We conducted binding assays with purified Gβ1γ2 and glutathioneS-transferase (GST) fusion proteins syntaxin1A (amino acids 1 through 265), solubleN-ethylmaleimide–sensitive factor attachment protein (SNAP)–25B, and vesicle-associated membrane protein (VAMP) II (amino acids 1 through 94) (26). Gβ1γ2 binding to syntaxin (27) and SNAP-25 was detected while binding to ternary soluble N-ethylmaleimide–sensitive factor attachment protein receptor (SNARE) complexes consisting of syntaxin, SNAP-25, and VAMP was markedly enhanced in comparison to either syntaxin or SNAP-25 binding alone.

Various GPCRs and G proteins modulate synaptic neurotransmitter secretion at several sites either upstream from, at, or downstream from Ca2+ entry mechanisms. In neuronal cell bodies, in transfected cell lines, and in Xenopus oocytes (28–31), Gβγ directly activates a class of G protein–coupled inwardly rectifying K+ channels that would result in inhibited Ca2+ entry. GPCR-mediated inhibition of neurotransmitter release via inhibition of voltage-gated Ca2+ channels has also been demonstrated at one presynaptic terminal (32, 33). The ability of G proteins to mediate inhibition of synaptic neurotransmitter release at a step beyond Ca2+ entry was first demonstrated in the neuromuscular junction (34, 35). Spontaneous exocytotic events can be detected by recording miniature postsynaptic currents (mPSCs). mPSCs are modulated by many GPCRs (7, 36, 37). Biochemical studies also support the idea that G protein activation inhibits neurotransmitter or hormone release downstream from Ca2+entry, because the inhibitory effects of GPCR activation are preserved after cell permeabilization (38).

Our results show that Gβγ, and not Gα, is the active G protein subunit that mediates the Ca2+-independent pathway of a GPCR's presynaptic inhibition. We demonstrated that Gβγ inhibits neurotransmitter release downstream of Ca2+ entry mechanisms. By blocking endogenous Gβγ activity, we also showed that activation of a GPCR requires free Gβγ to inhibit neurotransmitter release, because a Gβγ scavenger blocked the serotonin inhibition. Moreover, the serotonin inhibition persisted in the presence of agents that block classical Gβγ effector pathways, indicating that Gβγ may affect transmitter release mechanisms directly. Gβγ binds SNARE proteins syntaxin (27), SNAP-25, and the ternary SNARE complex, suggesting that Gβγ could directly target the fusion machinery to inhibit vesicular release. The mechanism underlying GPCR-mediated presynaptic inhibition at a site distal to Ca2+ entry may involve a direct interaction between Gβγ and the core fusion machinery.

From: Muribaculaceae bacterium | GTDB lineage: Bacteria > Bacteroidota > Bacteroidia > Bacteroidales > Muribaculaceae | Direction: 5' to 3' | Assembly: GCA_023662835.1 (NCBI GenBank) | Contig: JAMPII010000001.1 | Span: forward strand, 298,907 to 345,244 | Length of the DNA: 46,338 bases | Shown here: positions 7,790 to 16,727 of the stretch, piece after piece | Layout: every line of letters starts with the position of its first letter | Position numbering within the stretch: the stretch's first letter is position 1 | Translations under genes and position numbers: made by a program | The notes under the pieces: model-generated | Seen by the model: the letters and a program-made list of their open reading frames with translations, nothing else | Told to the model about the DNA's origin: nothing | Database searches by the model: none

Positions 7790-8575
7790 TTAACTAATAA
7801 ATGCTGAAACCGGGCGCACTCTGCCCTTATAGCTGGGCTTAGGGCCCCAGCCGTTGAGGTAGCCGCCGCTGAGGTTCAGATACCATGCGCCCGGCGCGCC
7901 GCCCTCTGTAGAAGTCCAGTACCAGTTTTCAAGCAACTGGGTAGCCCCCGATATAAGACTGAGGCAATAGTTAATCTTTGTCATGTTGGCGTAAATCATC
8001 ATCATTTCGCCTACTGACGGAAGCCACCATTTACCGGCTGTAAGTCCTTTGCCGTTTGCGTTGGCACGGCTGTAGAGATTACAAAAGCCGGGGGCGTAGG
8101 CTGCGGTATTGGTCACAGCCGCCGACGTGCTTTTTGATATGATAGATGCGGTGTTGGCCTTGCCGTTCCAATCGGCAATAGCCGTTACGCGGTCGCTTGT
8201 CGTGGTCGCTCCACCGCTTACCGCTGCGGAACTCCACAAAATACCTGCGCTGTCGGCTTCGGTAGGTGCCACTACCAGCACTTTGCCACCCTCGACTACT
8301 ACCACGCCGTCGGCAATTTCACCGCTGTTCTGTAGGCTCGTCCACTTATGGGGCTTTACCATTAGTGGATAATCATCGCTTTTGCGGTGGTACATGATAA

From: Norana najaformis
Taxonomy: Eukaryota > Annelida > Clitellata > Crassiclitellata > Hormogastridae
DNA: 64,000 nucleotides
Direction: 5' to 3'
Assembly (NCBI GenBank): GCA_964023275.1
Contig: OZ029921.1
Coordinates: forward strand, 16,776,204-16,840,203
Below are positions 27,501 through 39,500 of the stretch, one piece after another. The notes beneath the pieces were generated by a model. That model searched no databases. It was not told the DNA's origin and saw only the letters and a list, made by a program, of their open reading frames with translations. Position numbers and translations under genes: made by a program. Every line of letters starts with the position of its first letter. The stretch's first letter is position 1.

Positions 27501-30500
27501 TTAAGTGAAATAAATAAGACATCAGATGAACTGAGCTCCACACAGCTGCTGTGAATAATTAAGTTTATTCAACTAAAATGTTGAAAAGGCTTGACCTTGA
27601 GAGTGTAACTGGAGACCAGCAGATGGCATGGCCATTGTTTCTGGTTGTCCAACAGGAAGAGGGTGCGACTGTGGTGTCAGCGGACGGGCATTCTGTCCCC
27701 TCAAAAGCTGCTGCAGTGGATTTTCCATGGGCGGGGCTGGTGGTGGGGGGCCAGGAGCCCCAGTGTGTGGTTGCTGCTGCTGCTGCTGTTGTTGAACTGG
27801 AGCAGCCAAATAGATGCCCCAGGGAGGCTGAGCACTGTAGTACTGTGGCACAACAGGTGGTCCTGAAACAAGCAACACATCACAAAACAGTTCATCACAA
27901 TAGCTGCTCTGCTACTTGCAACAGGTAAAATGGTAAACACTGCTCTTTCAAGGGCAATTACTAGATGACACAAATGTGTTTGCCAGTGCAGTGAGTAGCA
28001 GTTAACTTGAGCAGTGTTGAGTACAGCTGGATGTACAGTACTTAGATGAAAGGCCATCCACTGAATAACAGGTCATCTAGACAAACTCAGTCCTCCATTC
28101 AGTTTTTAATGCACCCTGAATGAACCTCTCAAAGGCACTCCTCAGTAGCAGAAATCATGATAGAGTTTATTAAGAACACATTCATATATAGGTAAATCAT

• * To whom correspondence should be addressed. E-mail: sta{at} and heidi.hamm{at} (H.E.H.)

  • Present address: Department of Pharmacology, 442 Robinson Research Building, Vanderbilt University Medical Center, Nashville, TN 37232, USA.